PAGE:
Unlimited plans are simple, but now’s a great time to evaluate whether you actually need one.
The advent of unlimited data plans in the U.S., taking off starting in 2017, has simplified billing and relieved stress for a ton of people. Per-gigabyte data plans started to seem antiquated — and potentially expensive — as we headed toward a future of video calls, multiplayer gaming, sharing huge photo and video files, and all-streaming media consumption. But now that we’re all on unlimited data plans, it’s reasonable to ask if we maybe went a bit too far in desiring unlimited data and are now getting a raw deal.
Fear of data overages led us to sign up for unlimited — but not everyone benefited.
Our fear of data overage charges that led us to sign up for unlimited offerings didn’t end up saving us much money, if any. Data plans are, well, still expensive in the U.S. Even though the plans have been simplified into a single “unlimited” umbrella where we don’t have to watch gigabytes, the prices aren’t particularly low to reflect the one-size-fits-all simplicity. To get an unlimited plan in the U.S. that isn’t completely barebones — aka one that includes extras like hotspot and 5G access — you need to spend $70 at T-Mobile, $75 (plus taxes) at AT&T and $80 (plus taxes) at Verizon. And of course, as we know, there are plenty of asterisks involved with that “unlimited” data usage — and in each case there’s a higher unlimited tier with more tacked-on features.
I noted back in early May that my Google Fi bills have been tiny thanks to its usage-based billing system that charges for data by the gigabyte in a time where the coronavirus pandemic has us all traveling less. When we’re spending less time at home and on Wi-Fi, data usage reduces dramatically — but unless you have an innovative data plan like Google Fi‘s, your bill is just as high as it ever was. It’s a perfect example of how an unlimited plan just doesn’t make sense for everyone. Outside of the current situation, there are still many people who just don’t use much mobile data — yet they’ve been pulled into paying for unlimited anyway.
But what can you do when all three (RIP, Sprint) major carriers only offer unlimited plans? The answer for a ton of people is to get a prepaid phone plan — but unfortunately that “prepaid” word kills the discussion with most, no matter how well they would be served by making the switch. But if you’re feeling fleeced paying for unlimited data even though your own data needs haven’t changed dramatically in the last few years, you really need to consider it.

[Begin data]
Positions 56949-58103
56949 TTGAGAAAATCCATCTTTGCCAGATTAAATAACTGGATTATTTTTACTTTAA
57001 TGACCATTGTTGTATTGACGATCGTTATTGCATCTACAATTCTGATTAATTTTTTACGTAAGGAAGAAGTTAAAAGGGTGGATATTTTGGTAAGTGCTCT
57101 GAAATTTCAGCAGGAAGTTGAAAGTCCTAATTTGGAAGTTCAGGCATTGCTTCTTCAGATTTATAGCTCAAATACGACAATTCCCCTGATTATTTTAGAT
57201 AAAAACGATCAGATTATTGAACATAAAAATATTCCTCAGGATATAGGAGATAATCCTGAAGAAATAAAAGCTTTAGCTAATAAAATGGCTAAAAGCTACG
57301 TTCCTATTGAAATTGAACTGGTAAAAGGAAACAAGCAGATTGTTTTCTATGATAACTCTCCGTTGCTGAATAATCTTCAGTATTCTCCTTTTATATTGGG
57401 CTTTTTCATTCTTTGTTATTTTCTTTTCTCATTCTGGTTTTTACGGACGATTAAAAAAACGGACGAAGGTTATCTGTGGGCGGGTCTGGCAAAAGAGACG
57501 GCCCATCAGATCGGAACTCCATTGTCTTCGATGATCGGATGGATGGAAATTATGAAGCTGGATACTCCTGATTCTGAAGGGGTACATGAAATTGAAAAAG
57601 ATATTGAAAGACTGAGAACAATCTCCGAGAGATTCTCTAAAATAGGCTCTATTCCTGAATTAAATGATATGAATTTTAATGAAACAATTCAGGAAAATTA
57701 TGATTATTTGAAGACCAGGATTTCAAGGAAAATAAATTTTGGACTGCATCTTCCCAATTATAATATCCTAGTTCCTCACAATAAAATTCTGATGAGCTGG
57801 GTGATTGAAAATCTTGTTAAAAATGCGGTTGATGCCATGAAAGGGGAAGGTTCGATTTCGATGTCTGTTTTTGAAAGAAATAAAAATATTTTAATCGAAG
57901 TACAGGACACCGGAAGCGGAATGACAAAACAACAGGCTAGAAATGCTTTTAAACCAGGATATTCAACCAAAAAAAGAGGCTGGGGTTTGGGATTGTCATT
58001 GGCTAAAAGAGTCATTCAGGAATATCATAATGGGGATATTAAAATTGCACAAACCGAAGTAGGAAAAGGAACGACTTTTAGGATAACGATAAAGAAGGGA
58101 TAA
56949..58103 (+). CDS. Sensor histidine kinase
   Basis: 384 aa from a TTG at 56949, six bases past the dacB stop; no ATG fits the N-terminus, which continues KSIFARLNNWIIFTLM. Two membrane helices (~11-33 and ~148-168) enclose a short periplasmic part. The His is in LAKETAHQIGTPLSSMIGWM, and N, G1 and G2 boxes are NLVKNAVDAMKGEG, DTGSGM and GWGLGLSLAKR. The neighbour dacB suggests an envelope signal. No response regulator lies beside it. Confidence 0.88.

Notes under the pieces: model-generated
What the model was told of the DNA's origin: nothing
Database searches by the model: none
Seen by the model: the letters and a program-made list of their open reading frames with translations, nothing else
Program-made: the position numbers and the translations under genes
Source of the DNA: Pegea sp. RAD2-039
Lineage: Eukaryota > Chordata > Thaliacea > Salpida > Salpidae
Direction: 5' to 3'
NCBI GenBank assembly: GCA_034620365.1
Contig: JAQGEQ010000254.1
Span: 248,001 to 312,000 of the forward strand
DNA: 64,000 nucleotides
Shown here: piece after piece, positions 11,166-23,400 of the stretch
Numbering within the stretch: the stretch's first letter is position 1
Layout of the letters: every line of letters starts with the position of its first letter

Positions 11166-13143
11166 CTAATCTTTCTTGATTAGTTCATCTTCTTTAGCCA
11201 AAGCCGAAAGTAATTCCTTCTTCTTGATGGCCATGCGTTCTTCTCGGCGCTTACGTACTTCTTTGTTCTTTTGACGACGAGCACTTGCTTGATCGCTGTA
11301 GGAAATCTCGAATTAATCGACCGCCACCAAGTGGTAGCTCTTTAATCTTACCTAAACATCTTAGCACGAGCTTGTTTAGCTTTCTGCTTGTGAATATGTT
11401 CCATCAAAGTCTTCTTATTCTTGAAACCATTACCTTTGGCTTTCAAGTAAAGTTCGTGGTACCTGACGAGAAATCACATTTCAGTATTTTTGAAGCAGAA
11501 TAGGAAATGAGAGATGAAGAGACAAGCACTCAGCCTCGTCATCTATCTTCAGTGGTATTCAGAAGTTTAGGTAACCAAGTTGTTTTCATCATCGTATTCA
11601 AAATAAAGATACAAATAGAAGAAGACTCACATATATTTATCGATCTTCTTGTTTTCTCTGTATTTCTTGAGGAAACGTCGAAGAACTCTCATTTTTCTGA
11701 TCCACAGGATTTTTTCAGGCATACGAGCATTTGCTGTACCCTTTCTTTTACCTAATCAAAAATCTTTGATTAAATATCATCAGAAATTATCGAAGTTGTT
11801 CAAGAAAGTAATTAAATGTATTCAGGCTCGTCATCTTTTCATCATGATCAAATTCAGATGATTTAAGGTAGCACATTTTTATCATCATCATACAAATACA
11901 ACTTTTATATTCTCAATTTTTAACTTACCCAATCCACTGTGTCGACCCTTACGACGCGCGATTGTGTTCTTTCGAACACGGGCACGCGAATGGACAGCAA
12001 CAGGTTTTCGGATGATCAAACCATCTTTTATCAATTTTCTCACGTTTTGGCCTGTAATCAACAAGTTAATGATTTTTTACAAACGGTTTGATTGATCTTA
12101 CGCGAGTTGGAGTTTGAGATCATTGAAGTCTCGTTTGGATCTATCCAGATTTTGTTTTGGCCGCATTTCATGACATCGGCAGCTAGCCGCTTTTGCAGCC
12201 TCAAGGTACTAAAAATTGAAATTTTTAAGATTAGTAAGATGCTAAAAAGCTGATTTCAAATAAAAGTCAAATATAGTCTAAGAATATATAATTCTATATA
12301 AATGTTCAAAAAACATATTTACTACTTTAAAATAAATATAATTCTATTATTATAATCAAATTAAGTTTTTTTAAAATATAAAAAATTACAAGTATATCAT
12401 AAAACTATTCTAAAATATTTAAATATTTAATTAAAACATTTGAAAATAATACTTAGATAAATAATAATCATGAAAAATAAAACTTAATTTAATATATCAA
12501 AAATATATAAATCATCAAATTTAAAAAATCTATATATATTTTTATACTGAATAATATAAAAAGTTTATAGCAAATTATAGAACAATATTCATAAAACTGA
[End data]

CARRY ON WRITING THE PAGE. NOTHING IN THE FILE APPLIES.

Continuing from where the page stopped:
The decision is simple: if you know you’re going to regularly use a lot of data, say 10GB or more per month, then stick with your unlimited plan. You’re loving the move to unlimited because you can keep using a ton of data and no longer worry about excess charges or pre-determined slowdowns. But there are a lot of people out there who switched to unlimited plans because their carrier gave them no other choice, not because they needed to.
Think of prepaid service as a no-frills offering, not a second-rate one.
The second part of choosing to get a prepaid plan is whether you currently have a multi-line plan or not. If you have just a single line, you’re a prime candidate for a prepaid plan. If you have two or more lines, the big U.S. carriers actually have a solid offering that makes the per-line costs quite close to prepaid offerings; and the simplicity of being billed once for both lines sure is nice. But if you’re perhaps part of a “family” plan with friends, or hanging onto your parents’ plan years later, it may still be worth considering heading out on your own for the independence of being billed on your own.
So, why not give prepaid a look? If the “prepaid” word seems somehow negative or lower quality, it shouldn’t. Think of prepaid service as a no-frills offering, not a second-rate one. The data is the same, and the networks are the same — you’re just only paying for what you actually use. And in many ways, the billing is simpler than the big carriers. You can enroll in auto-pay, there’s often no additional taxes or fees charged beyond the advertised price, and in some cases you can pre-pay for six months or a year for a true “set it and forget it” experience. Nothing is simpler than that.
You shouldn’t be subsidizing people on the network using 25GB of data while you use 3GB.
Offers with ultra-low-cost prepaid offerings like Mint Mobile bring you upwards of 12GB of data per month for under $30. T-Mobile’s Metro prepaid plans get you 10GB for $40, Verizon’s prepaid plan has 16GB (with rollover) for $45, and AT&T’s prepaid plan offers 8GB (with rollover) for $50. If you haven’t looked at prepaid in a while, you may be surprised to see the data is plentiful and cheap — and it has no grey areas about what you’re paying for or how much you get to use. And because the data allotment is defined and prepaid, there’s no chance of accidental overages or big bills — a main contributor to many people switching to unlimited plans in the first place.
Of course you’re losing out on extra features of a traditional carrier plan, like simple phone financing, in-store customer support, congested network prioritization, and the like — but with savings in the hundreds of dollars per year, you may be willing to give those up. And most importantly, if you weren’t paying to use an “unlimited” amount of data to begin with, it’s going to feel great to only be paying for the amount of data you actually use — not subsidizing the people on the network using 25GB per month while you use 3GB.